Skiing on the Cheap

Next time you hit the ski slopes, ease your wallet and your nerves with these simple tips.

Skiing on the Cheap, illus. by William Duke

Load up on gear, then sit back and let someone else do the driving. You'll arrive relaxed and ready to play.

IF YOU'RE GOING...

Take advantage of the area’s local amenities and services:

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Snow makes the cold worth it. It's the reason we drive for hours on slick roads in heavy traffic for the chance to fight for parking, wait in long lines, and hurtle down frigid mountains in expensive gear. There's just something magical about seeing the world anew, dressed in its finest whites. To make your next foray to the frozen stuff even more enchanting, try these tips for easing the strain on your wallet and your nerves.

ARRIVE HAPPY—DON'T DRIVE
Shuttle to the mountain Resort-sponsored shuttles pick up passengers at most Tahoe area hotels, and you can ride free to Northstar and Squaw Valley. An independent shuttle between Truckee and Sugar Bowl costs $3; Kirkwood's from South Lake Tahoe costs $5. Sierra-at-Tahoe offers round-trip rides from many South Shore hotels and casinos. Shuttle riders often get a discount on lift tickets.

Take the bus The Bay Area Ski Bus operates on Saturdays, Sundays, and some weekdays. For $84 to $113 (includes a lift ticket), a luxury bus will pick you up in one of several San Francisco Bay Area locations, drop you at that day's destination mountain, then bring you back either that evening or another day (www.bayareaskibus.com).

Share driving duties Most resorts offer preferential parking to carpoolers. Watch bulletin boards at local ski shops or check www.alternetrides.com to find other snow fans going your way.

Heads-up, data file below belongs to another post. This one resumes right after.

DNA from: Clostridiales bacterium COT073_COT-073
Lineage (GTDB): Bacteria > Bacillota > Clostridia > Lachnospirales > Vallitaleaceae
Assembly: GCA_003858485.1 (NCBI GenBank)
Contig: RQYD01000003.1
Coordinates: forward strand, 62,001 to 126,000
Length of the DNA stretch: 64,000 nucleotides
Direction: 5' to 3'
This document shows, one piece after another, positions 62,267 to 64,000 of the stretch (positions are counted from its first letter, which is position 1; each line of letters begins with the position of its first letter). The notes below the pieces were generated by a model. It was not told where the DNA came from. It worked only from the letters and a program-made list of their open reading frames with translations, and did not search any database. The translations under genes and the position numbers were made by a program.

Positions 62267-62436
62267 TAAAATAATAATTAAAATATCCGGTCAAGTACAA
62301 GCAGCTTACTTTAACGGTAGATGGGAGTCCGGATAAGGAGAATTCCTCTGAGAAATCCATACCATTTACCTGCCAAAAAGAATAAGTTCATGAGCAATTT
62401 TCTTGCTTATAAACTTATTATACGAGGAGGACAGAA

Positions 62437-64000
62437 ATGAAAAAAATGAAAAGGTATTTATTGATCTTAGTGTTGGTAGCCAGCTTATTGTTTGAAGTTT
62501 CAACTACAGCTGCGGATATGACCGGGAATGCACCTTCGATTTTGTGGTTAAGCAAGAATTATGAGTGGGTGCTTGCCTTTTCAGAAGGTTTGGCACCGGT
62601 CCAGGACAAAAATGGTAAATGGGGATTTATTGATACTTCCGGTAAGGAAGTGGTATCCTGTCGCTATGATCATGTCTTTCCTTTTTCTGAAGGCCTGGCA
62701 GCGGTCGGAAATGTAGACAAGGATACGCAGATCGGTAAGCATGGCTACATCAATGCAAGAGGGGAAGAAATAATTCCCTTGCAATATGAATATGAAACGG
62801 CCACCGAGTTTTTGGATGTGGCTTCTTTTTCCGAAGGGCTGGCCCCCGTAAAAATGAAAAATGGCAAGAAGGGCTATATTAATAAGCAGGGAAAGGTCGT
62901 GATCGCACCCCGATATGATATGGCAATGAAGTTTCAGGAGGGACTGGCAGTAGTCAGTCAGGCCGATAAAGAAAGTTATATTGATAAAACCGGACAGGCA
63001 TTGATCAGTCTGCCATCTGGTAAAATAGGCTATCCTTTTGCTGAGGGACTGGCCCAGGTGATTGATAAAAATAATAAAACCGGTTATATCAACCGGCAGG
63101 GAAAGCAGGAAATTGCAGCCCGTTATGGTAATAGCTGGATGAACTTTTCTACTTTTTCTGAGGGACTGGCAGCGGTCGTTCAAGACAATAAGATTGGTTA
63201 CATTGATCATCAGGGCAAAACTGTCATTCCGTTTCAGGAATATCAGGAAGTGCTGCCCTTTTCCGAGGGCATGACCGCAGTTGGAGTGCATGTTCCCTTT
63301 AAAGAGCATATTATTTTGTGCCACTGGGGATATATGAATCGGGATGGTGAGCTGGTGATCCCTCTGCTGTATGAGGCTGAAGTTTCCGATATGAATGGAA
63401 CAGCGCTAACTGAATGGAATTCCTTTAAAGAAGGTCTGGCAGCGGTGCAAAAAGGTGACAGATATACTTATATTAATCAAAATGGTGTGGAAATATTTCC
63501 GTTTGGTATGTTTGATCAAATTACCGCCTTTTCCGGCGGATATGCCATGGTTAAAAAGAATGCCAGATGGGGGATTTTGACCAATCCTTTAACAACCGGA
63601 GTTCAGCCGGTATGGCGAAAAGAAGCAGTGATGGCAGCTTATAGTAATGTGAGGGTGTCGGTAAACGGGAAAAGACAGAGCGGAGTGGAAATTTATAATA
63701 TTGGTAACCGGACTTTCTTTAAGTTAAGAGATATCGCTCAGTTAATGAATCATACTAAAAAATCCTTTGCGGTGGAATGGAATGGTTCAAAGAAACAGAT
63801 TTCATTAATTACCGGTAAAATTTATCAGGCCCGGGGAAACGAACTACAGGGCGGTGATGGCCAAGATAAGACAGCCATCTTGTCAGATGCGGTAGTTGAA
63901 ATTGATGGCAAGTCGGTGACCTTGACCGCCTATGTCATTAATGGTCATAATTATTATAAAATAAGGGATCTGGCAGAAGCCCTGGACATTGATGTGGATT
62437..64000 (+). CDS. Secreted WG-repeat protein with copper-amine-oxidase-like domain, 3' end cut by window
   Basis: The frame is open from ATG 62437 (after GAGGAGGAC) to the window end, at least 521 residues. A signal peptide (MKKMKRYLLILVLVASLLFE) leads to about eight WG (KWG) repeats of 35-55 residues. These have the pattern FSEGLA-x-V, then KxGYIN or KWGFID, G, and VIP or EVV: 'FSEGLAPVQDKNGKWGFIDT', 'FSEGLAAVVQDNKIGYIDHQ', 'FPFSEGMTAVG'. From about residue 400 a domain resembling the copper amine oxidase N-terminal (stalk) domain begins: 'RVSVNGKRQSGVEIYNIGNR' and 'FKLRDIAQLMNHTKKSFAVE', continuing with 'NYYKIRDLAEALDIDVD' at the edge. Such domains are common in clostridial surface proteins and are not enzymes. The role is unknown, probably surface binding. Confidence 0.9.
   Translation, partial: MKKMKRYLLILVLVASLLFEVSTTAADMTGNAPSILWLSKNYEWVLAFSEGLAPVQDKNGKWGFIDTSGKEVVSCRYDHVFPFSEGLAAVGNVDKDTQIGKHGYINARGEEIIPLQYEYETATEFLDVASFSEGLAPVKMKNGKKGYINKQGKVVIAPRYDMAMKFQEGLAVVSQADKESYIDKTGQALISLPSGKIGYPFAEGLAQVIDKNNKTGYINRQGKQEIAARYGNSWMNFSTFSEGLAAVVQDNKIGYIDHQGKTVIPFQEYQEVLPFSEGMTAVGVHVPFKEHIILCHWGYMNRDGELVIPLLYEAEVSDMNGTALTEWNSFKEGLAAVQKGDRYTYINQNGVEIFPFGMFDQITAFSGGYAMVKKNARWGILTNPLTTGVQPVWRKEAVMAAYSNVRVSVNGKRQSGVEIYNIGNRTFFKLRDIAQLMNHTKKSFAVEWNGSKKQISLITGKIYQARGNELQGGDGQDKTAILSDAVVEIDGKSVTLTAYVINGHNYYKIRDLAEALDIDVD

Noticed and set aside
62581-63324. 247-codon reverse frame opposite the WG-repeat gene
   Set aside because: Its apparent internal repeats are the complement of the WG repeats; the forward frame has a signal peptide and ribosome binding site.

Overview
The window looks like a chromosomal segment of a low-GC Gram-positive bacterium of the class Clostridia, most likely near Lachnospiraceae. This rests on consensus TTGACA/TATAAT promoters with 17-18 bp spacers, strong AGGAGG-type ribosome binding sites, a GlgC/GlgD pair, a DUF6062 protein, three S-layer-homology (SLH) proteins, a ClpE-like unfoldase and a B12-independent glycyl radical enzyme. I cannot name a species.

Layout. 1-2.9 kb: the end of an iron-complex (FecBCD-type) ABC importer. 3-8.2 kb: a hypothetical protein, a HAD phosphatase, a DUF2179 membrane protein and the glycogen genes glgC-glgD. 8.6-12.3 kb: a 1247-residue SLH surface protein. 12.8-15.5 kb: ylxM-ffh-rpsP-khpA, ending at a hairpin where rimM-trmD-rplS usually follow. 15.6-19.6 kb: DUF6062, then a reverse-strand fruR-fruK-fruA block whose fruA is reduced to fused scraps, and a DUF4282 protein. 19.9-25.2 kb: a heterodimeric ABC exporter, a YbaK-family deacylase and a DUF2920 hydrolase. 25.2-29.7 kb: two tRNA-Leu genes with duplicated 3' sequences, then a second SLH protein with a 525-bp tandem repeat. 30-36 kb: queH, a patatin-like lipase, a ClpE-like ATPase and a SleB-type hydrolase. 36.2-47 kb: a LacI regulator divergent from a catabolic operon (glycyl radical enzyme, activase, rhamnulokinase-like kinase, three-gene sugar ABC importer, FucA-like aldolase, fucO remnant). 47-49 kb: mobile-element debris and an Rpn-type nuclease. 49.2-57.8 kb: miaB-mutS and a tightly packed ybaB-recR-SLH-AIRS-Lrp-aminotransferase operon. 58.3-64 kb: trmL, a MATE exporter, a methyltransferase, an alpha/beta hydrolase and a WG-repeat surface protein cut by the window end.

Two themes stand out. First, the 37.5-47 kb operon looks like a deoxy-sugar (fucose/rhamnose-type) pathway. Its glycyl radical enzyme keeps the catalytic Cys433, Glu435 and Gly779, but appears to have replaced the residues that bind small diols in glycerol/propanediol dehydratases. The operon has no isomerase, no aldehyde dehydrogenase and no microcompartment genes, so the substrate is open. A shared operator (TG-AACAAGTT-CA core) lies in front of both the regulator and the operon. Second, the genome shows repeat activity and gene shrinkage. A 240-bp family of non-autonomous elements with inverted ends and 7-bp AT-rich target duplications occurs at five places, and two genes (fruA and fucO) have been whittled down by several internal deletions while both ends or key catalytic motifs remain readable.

SAVE MONEY
Find a deal Check www.slidingonthecheap.com for discounts at resorts nationwide and regional e-newsletter updates. Look for lodging bargains in the hot deals section of www.parkcityinfo.com. The Tahoe Card from SnowBomb (www.snowbomb.com) can get you discounts at many of Tahoe's major resorts, hotels, and restaurants.

Gear up before you go If you rent equipment at your hometown sports shop rather than on the mountain, you'll pay less and save time. Sports Rack Vehicle Outfitters offers AAA members a 15 percent discount on all ski rack rentals and installations, as well as 10 percent off all merchandise bought online or by phone (www.racknroad.com or 800-722-5872).

ESCAPE THE CROWDS
Ski the backcountry Some resorts offer guided ski tours of slopes and valleys less traveled. Sierra-at-Tahoe's tour lasts a half day and costs $25. Alpine Skills International (www.alpineskills.com), based in Truckee, also leads trips. Mountain Adventure Seminars runs one-day tours leaving from Bear Valley for $90 (www.mtadventure.com).

Eat a big breakfast and carry a snack That way you'll avoid the midday lunch crush at resorts. Or, if most of the runs at your resort converge at the village, grab food at an on-mountain café instead.

Don't downhill Try another snow sport, like cross-country skiing or snowshoeing. Snowshoeing is perfect for families because the gear's cheaper than skis and it's not much harder than hiking. A great way to start out is from one of California's 21 Sno-Parks, cleared parking lots with access to trails and play areas. Get a map of park locations and find out which ski shops sell the required $5 permit ($25 for a season pass) by calling the Sno-Park hot line at (916) 324-1222. Bring a sled or saucer or visit www.wintertrails.org to find a snowshoe rental outlet near you.

Photo Illustration by William Duke

This article was first published in January 2005. Some facts may have aged gracelessly. Please call ahead to verify information.

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